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  • Writer's pictureMichael Ridgewell

Insider Client-Side Tips On Navigating The Procurement Process

Updated: Apr 9

How sales teams can better work with procurement
How to better partner with procurement teams

If you are in Enterprise Sales, you will have no doubt come across a potential new client’s procurement team. This team is responsible for sourcing goods and services in an organization. They work with stakeholders across different client departments to understand their business needs, support RFPs, and advise on budgets and vendor selection.

As Procurement teams are the “gatekeepers” in an organization, Sales Teams must understand the procurement process and how business pitches are evaluated. Based on client-side experience creating and evaluating RFPs, here are some top tips on how to best approach the procurement process.

Set yourself up for success through proper preparation

  • Procurement is a team sport. Don’t rely on your immediate contacts. Building relationships with various stakeholders within the procurement team can greatly influence your success

  • Demonstrate your points of differentiation through the lens of your audience. This presentation isn’t about you, it’s about how you solve a client’s need

  • Meet ahead of important calls and align on how you will make your case - what is going to be said, by whom, who is asking questions, etc.

Know how you will be measured

  • Teams use scorecards and checklists to assess you and your capabilities, so make sure you “tick the boxes” based on what is asked of you and your pitch

  • Ask what you will be evaluated on, but it is most likely going to include tangibles such as fit, price, functionality, experience, and company size; and intangibles such as whether they like this team, and if they can work with them culturally

  • Remember you are being evaluated everywhere. Make sure your shop window is clean - e.g. website, LinkedIn, and social media are all aligned and adding to your case. Most conversations and decisions about you will be made without you in the room

  • Expect to give references. Also, expect companies to research you independently of your references. Companies may want to know about your ownership or financial stability just as much as team or product capabilities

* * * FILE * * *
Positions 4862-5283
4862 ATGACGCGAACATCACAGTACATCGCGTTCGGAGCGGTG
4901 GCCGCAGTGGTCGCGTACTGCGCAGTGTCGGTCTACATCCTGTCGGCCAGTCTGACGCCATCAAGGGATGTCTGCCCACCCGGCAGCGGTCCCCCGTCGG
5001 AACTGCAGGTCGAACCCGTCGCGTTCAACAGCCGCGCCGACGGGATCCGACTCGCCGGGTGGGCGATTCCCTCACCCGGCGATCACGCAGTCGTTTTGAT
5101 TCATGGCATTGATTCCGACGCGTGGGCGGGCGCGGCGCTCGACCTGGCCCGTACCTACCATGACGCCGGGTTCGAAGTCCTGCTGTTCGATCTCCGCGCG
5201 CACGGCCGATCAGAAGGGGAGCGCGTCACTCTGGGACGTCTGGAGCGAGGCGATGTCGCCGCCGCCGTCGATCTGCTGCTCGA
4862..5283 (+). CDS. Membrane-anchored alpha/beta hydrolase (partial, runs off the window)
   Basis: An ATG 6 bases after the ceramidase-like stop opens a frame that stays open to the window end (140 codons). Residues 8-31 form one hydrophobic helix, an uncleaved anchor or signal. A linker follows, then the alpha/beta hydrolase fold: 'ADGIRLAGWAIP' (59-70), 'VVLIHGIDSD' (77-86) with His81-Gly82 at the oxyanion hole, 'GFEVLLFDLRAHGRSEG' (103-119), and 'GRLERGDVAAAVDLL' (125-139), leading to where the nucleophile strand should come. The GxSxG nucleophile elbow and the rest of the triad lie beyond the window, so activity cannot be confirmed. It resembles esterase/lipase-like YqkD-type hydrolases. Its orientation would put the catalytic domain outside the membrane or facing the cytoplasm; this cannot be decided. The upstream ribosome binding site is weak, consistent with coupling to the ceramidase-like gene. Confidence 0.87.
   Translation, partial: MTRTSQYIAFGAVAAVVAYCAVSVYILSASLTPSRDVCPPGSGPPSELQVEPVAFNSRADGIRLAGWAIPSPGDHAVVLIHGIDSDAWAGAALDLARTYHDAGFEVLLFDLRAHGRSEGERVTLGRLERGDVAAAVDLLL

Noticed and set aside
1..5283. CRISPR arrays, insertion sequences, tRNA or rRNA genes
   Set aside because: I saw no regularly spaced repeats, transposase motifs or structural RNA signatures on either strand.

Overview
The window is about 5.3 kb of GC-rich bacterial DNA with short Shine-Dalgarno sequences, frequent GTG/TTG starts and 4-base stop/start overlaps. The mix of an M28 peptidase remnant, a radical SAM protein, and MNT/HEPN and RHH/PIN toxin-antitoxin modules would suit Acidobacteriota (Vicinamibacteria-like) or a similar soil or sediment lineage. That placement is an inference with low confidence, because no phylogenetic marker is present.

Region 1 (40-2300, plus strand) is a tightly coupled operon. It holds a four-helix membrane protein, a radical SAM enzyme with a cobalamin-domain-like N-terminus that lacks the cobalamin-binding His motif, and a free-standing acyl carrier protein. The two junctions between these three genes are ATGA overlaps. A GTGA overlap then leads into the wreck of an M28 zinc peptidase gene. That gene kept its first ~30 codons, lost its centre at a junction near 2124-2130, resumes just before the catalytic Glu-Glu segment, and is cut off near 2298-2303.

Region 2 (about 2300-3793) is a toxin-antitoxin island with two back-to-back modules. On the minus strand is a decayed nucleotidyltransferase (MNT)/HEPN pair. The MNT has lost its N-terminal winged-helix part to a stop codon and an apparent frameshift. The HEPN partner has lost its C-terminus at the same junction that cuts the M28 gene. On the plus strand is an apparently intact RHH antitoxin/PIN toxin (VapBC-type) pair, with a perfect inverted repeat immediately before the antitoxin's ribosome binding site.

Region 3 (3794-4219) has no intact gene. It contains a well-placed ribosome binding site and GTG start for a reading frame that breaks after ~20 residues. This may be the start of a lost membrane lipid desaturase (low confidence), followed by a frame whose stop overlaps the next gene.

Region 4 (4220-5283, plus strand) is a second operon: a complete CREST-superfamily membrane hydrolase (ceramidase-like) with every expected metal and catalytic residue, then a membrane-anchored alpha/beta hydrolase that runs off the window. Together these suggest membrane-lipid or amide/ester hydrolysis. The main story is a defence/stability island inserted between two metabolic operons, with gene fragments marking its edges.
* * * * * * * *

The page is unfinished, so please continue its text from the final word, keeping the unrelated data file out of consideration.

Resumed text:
Focus on People over you and your Technology

  • Know who the buyer, user, and procurement decision makers are - and what problem they are really trying to solve. Ask questions and build a rapport

  • Look up meeting attendees on LinkedIn and check for commonalities and clues to build relationships. Plus, teams will see your profile views, which may score in your favour as good research. Not doing this may be perceived as a lack of caring

Get your decks in a row

  • Be clear on what you do, and the value it brings - keep it simple

  • Demonstrate you know their industry and pain points. Don’t clutter presentations or conversations with your internal jargon

  • Demonstrate your expertise - with testimonials and proof relevant to your audience's problems. Avoid generic vanilla solutions

  • If possible, can you preview your presentation with an internal ally ahead of the main event, for tips and tricks

  • Do not outnumber your audience. Make sure all attendees from your side contribute and speak. Allocate one team member as a note-taker

Need help navigating the Procurement process? Jim Gomes and I can help maximize your chance of success. Jim is a Finance and Procurement veteran from Nokia, Disney, and Sony. Mike Ridgewell is a D2C marketer on a mission to put the human touch into B2B. We partner to help teams understand the procurement process, and mentor teams through the RFP process. Contact us for an introductory call to find out more.

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